Wednesday, March 27, 2013

Old Montreal House - The Meaning of Atmosphere


I'm departing from my own house to show you one for sale in Montreal, my birthplace. It's fair to say that I'm an old house enthusiast. I will choose an original work of art over a print, authentic over fake. You get the picture. What is truly difficult to achieve in a home is real atmosphere. We live in an era of consumerism where people tend to decorate their homes with the latest trends; cheaply made, massively produced objects that have no history and no personal connections with the owner. I wish I could have met the owner of this house.

An article from the Huffington Post

Spooky Montreal Home For Sale Gives Us The Creeps

Described as "certainly the last to be renovated" 1920s homes, the cottage-style house at 6878 St-Denis looks like it's made for an American Horror Story set. "Everything is original. All floors, paneling, doors woodwork are all of Oak. Astonishing richness!" the listing says, and goes on to describe many of the house's features — crystal handles on the doors, a "decorative fireplace mantle in the living room" and a "basket of resin!" Clues to the property's popularity: It's been on the market since May, 2012, and has gone from an original list price of $715,000 down to $660,000 and now lists at $579,000. The four-bedroom house was built by a businessman for his wife and six children, CTV reported when the house first went up for sale. The listing ends with this line: "Sale without legal warranty of quality, at the buyer's risk: Yes."


Entrance
Foyer
Foyer
Dining room
Believe it or not, we have the exact same dining room set, though our chairs are covered in tapestry.
Our set was handed down from Brian's grandparents, who lived in... you guessed it: Montreal.
Dining room
Dining room

Living room

Living room
Staircase
Hallway
Hallway
Master bedroom
Master bedroom
Bedroom
Bedroom
How wonderful. Yes, it's spooky, but certainly not creepy.

Saturday, March 23, 2013

Day Trip to Guelph - Not Waisted Time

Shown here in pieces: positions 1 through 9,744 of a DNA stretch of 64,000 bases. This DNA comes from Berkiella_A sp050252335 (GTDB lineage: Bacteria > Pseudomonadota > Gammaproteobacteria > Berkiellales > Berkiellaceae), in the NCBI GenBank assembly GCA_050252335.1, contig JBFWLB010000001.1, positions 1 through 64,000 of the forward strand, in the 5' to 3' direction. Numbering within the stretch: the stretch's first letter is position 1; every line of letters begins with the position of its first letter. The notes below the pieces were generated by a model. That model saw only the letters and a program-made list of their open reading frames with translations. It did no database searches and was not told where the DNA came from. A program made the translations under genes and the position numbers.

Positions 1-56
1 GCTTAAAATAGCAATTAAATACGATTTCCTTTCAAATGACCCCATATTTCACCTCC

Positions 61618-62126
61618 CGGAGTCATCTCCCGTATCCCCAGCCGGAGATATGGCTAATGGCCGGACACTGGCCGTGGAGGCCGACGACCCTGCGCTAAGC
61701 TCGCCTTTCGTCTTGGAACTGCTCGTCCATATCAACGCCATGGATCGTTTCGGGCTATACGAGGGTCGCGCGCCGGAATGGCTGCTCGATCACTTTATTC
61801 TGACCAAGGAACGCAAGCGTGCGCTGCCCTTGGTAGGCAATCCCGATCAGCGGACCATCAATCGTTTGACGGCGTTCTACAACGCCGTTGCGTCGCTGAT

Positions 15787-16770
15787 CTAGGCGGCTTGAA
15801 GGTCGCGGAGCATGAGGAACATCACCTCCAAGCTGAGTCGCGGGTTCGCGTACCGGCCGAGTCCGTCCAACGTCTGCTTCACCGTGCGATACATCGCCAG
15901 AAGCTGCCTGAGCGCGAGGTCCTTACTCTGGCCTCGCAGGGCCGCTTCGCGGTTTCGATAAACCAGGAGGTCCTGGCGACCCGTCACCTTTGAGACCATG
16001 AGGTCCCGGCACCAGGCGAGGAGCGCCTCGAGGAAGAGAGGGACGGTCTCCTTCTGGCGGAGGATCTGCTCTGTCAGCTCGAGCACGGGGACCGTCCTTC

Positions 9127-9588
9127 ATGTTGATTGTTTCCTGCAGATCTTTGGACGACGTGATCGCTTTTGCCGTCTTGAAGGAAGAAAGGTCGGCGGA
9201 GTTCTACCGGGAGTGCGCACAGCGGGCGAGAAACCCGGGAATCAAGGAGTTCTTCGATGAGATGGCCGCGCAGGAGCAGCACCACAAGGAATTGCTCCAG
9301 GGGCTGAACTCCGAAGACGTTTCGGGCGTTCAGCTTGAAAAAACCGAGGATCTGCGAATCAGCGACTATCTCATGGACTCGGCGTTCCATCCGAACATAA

During spring break, most families we know did "outdoorsy" stuff and got nice winter rosy cheeks. We kept our white pasty complexions and went to the Guelph Civic Museum. The main attraction, for me, was the undergarment exhibit. Not big, but nicely done. I love seeing up close, the amount of work that goes into making such a complex garment. 



This is the oldest corset at this exhibit, dating to the 17th century.




Inspiring for 2013 brides, I think.


 I had never seen a skirt cage up close


Great thing about smaller museums is that things are more accessible visually.


Few items are behind glass, such as these hip baskets and bustle pads, but one can walk around the display box.


Mid-20th-century lingerie


If you thought that a corset would be hell to endure all day, what about a rubber girdle.




Below are a few more antique and vintage apparel items from the Guelph Museum.




Hat pins, as mentioned in a newspaper article of the time, could be lethal self-defence weapon if jabbed in the face of an assailant. I guess you have to aim for the eyeball?



I'm leaving you with these lovely spring coloured hats and wish you a Happy Easter.

Monday, March 18, 2013

St Marys Museum and Our Chemical Contribution




Join me on my trip to the St Marys Museum where you will find treasures from Victorian, Edwardian and early to mid-20th-century times. Furniture, fashion, decorative elements, artifacts, anything and everything relating to the household and lifestyle of this rural area. Typical of small town museums, it's quaint and charming, the staff is sweet, professional and very knowledgeable. Just ten walking minutes from the Dusty Victorian, the museum provides a lovely, nostalgic way to spend an hour or two amongst well crafted things made to last.


I would like to get my hands on this hall tree, unfortunately, this is not a store. 
These two vases were painting subjects also found in my studio







Just a very small sampling of the museum's collection; so much more is on display. 

The museum accepts items donated by local residents as long as it has a St Marys connection. Below is our contribution to their wartime collection. A bottle of Larvex found in our basement, it dates back to the Second World War. Not very glamourous and most certainly the most unappealing name for a product. I wasn't certain that it would be of any interest to the St Marys Museum, and so wrote to Trisha McKibbin, archive manager. She answered back "Yes, bring it in... it tells a story".



Unopened, with all its pamphlets and labels. Particularly interesting is this label that instantly brings the reader back into those rationing war times and talks about an object (a Larvex sprayer in this case) that would last for years because it's made of quality rust proof material. 


With disposable plastics saturating the market and landfills, a
 label such as this nowadays is unthinkable.